1 – 12 of 12 movies
The iconic Merce Cunningham and the last generation of his dance company is stunningly profiled in Alla Kovgan's 3D documentary, through recreations of his landmark works and archival footage of Cunningham, John Cage, and Robert Rauschenberg.
There are three stories in the anthology: Kanini & Kanino, Life Ain't Gonna Lose, and Invisible. Kanini & Kanino is directed by Academy Award-nominee Hiromasa Yonebayashi (When Marnie Was There, Mary and The Witch's Flower); Life Ain't Gonna Lose, featuring the voice of Maggie Q (Nikita, Designated Survivor), is helmed by Yoshiyuki Momose; and Invisible director Akihiko Yamashita. Together, the stories explore ideas of heroism in their own unique way, fully utilizing the infinite visual and storytelling potential of the short film format.
A documentary takes audiences on a journey around the world to meet incredible dogs and showcase their extraordinary real-life “superpowers”. These incredible animals use their superpowers to protect endangered species, save lives in avalanches and earthquakes and make the world a better place.
In Yu-Gi-Oh! The Dark Side of Dimensions, the stakes have never been higher; the rivalries never as fierce; the risks never so great. One wrong move—one card short—and it’s game over for good. Yugi Muto, Seto Kaiba and their faithful friends Joey Wheeler, Tristan Taylor, Téa Gardner and Bakura all appear in the film.
Elliot, a small but determined horse, travels to the North Pole to compete for a spot alongside the famous reindeer that pull Santa's sleigh. Against all odds, Elliot and his friend Hazel the goat set out to prove that no dream is too big.
Set in Yokohama in 1963, this lovingly hand-drawn film centers on Umi (voiced by Sarah Bolger) and Shun (voiced by Anton Yelchin) and the budding romance that develops as they join forces to save their high school’s ramshackle clubhouse from demolition.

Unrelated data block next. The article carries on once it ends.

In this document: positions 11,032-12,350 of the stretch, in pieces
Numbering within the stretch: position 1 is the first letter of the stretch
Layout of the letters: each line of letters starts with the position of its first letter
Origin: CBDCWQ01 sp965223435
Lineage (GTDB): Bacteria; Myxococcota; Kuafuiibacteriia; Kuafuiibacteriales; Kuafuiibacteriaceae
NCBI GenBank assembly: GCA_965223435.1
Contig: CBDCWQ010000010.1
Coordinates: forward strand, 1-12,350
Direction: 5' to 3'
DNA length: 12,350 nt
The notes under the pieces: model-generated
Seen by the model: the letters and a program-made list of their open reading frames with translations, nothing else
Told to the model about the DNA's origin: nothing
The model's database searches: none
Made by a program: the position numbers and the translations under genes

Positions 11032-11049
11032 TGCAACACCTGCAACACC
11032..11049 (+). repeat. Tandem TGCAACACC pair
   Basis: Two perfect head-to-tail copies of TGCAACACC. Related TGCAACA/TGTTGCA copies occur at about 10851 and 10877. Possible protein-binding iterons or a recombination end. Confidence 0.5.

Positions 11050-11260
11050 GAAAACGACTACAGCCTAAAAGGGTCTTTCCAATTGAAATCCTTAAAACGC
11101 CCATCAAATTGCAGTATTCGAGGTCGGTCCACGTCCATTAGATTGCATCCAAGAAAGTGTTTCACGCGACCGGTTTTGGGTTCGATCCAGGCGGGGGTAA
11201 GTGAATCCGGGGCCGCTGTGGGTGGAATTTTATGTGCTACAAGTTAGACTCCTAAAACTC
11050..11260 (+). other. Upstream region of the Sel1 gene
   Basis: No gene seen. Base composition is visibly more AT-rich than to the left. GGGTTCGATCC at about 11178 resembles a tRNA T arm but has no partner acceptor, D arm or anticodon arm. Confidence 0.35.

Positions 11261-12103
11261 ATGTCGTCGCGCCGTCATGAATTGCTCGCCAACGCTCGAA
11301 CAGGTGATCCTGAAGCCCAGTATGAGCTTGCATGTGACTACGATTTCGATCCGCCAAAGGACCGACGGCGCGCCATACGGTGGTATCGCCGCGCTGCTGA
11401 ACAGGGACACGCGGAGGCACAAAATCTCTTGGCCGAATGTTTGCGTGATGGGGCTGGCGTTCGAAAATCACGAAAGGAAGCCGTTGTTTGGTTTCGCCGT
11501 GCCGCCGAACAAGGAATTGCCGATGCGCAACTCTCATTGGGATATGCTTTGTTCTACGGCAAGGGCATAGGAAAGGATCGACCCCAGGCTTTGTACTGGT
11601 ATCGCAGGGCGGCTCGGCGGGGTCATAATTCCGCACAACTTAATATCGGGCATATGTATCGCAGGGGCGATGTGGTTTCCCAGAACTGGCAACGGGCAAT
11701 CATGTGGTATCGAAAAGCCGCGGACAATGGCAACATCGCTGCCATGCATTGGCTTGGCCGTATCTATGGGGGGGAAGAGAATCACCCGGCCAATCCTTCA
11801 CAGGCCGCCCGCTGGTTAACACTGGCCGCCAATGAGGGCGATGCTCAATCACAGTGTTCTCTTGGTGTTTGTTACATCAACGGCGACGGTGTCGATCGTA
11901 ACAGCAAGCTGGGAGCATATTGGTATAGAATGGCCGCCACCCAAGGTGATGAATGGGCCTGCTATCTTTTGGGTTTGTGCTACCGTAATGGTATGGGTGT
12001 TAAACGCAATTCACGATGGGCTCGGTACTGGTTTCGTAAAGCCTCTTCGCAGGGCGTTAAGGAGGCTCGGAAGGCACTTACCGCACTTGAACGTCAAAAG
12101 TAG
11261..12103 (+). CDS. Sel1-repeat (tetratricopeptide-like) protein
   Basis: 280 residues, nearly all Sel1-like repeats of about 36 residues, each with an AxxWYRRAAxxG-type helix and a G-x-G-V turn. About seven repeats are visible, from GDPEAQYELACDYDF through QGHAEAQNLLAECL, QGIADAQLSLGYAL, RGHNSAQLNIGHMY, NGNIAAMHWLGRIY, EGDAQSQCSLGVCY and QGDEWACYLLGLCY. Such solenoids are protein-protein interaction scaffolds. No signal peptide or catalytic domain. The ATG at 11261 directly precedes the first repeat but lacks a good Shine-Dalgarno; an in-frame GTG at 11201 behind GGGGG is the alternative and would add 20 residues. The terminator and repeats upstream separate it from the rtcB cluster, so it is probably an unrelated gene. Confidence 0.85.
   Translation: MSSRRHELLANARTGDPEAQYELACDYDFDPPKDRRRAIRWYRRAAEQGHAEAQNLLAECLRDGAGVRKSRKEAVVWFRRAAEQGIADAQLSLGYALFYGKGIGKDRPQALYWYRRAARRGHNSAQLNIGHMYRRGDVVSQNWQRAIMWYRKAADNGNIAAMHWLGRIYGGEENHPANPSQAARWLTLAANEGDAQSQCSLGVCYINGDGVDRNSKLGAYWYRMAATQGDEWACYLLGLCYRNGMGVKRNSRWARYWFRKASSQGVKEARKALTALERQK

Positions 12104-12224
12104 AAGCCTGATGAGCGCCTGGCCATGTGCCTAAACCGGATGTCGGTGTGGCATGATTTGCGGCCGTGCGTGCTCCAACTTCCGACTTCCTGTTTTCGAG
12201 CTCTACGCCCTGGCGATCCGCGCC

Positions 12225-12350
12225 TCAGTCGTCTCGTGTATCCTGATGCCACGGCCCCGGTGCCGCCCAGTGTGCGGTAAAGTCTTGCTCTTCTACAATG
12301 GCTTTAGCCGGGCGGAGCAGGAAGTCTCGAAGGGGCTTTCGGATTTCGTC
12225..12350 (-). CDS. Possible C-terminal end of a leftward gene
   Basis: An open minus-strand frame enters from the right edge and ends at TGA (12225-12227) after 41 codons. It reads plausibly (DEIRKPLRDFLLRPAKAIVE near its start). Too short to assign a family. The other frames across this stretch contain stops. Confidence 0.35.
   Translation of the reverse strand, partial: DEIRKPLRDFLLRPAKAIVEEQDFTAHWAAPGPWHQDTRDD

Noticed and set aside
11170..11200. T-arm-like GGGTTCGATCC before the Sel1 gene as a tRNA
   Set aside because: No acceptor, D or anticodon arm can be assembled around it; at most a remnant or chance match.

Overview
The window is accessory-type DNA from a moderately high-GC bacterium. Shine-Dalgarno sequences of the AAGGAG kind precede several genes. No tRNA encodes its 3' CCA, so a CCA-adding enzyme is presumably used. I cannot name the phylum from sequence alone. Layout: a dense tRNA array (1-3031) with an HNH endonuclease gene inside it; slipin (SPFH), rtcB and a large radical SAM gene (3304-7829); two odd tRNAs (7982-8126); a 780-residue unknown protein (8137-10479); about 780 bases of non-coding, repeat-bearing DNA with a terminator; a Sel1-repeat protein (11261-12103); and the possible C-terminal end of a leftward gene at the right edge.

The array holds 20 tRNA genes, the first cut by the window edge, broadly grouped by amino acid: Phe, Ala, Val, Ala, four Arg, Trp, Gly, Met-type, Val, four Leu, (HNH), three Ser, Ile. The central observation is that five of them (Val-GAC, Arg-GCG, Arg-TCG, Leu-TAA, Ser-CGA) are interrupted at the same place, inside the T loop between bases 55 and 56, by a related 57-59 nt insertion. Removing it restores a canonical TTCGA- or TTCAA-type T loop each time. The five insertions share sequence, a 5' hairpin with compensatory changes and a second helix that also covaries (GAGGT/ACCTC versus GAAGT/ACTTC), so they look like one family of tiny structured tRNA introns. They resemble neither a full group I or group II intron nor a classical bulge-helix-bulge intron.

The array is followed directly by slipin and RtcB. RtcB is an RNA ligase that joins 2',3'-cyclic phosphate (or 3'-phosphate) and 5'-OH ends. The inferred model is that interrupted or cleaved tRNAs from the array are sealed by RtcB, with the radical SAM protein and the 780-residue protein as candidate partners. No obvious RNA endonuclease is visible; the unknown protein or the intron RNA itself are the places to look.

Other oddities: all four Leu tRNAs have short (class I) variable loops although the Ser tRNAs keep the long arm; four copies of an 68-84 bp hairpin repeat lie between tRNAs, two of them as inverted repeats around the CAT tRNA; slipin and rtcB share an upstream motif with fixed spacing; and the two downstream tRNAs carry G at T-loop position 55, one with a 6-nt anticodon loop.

Deep below snowy, cobblestone streets, tucked away in networks of winding subterranean tunnels, lives a civilization of hardworking mice, terrified of the bears who live above ground. Unlike her fellow mice, Celestine is an artist and a dreamer – and when she nearly ends up as breakfast for ursine troubadour Ernest, the two form an unlikely bond. But it isn’t long before their friendship is put on trial by their respective bear-fearing and mice-eating communities. Fresh from standing ovations at Cannes and Toronto Ernest & Celestine joyfully leaps across genres and influences to capture the kinetic, limitless possibilities of animated storytelling. Like a gorgeous watercolor painting brought to life, a constantly shifting pastel color palette bursts and drips across the screen, while wonderful storytelling and brilliant comic timing draw up influences as varied as Buster Keaton, Bugs Bunny and the outlaw romanticism of Bonnie and Clyde. Bringing it all together is the on-screen chemistry between the two lead characters – a flowing, tender and playful rapport that will put a smile on your face and make your heart glow.